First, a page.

I think some people should think twice before complaining about things like these and stop to think how much they're actually contributing to these projects themselves for doing what they do. If you want a cozy release date which never conflicts with your precious vacation then please consider using a commercial product such as Microsoft Exchange. It'll cost you some, but at least you'll have solid guarantees that whenever you're celebrating Christmas so are the programmers. So no fear of any updates getting released at inconvenient times.
Sorry for the rant, but I think some people should seriously stop taking everything within open source projects for granted.
"Facebook has until Jan 31 to respond. The commission could impose a fine of 1 per cent of Facebook's turnover if its concerns are confirmed. Last year, Facebook earnings amounted to $17.9bn (£14.5bn)."
And here we go again: money talks. So how is handing out a fine to Facebook going to fix things for those consumers who might have been affected by this? The way I see it all this does is to help pay for the way too high paychecks these sleeping politicians get. And the people who it actually concerns... Well, they were simply out of luck.
"Why such disinterest? According to Rouffineau, almost two thirds of respondents felt that keeping software updated – their security – was not their responsibility."
Well, duh. This is not something exclusive to consumers by the way. Have you ever tried to track down spam or break in attempts on your servers? I have. And I have warned many ISP's and data centers alike that something was "totally not right". With all the required logs to show them exactly what was going on.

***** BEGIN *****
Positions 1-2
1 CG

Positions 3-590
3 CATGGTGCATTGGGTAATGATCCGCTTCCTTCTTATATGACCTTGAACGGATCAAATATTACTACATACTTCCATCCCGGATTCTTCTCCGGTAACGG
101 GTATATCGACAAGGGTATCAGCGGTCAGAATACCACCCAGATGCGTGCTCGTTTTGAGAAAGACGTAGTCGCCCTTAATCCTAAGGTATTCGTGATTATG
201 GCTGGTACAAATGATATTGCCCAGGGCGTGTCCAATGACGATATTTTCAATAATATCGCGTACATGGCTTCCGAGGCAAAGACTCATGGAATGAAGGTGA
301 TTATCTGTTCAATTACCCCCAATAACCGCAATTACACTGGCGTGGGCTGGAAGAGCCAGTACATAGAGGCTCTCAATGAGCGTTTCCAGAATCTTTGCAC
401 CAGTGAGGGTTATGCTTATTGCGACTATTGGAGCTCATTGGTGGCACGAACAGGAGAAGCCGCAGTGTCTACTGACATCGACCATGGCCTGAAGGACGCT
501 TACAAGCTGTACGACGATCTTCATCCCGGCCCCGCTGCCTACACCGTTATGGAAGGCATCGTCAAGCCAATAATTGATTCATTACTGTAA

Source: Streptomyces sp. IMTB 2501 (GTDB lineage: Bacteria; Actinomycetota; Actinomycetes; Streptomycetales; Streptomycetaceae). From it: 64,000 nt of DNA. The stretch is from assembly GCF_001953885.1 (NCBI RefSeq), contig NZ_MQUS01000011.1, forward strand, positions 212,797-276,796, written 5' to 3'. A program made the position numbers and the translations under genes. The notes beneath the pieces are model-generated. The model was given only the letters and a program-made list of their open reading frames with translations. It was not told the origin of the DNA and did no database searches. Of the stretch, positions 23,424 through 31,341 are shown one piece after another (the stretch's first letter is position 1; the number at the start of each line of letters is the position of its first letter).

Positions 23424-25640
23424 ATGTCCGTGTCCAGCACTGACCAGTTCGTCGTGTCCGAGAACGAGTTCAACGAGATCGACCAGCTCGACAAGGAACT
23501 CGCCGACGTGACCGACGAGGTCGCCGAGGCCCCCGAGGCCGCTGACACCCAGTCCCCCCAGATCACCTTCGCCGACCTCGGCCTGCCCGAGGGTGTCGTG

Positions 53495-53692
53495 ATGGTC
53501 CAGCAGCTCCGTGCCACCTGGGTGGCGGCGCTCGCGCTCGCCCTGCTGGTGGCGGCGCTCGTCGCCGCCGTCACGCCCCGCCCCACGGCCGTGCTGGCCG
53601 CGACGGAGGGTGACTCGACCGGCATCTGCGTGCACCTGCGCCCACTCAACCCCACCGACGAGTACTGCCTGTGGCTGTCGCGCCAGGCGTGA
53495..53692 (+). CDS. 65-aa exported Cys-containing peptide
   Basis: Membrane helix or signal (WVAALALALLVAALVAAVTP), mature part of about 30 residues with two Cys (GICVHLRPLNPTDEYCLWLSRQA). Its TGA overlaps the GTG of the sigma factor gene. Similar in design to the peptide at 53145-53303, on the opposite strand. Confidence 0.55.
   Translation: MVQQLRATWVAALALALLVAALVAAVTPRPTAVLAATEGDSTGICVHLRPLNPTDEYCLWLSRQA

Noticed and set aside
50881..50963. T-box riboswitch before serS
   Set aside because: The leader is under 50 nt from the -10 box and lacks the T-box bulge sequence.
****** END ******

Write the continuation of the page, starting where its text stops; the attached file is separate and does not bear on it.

The result? Well, nothing of course. At that time (I was still young) I couldn't understand and also eventually gave up my tracking efforts. At later times I finally started to realize the obvious: although it might have been an affected machine, it was still a paying customer. Dun, dun duuun.
How many times have we read already that some things stopped working after a Windows update? Now, Windows is something people can usually fix themselves, but what do you do when your cool "Internet gizmo" stops responding?
Or what to think about games which get updates which change the entire nature of the game?
I think that those reasons should be taken into consideration as well.
You don't back up to the cloud or use online backup software. Instead get yourself something which can be used offline. Also get yourself a cheap NAS or even an external USB disk will do, then you can plug it in and back up your stuff to it. Just leave your computer running for the night and you should be fine.
systemd'oh! DNS lib underscore bug bites everyone's favorite init tool, blanks Netflix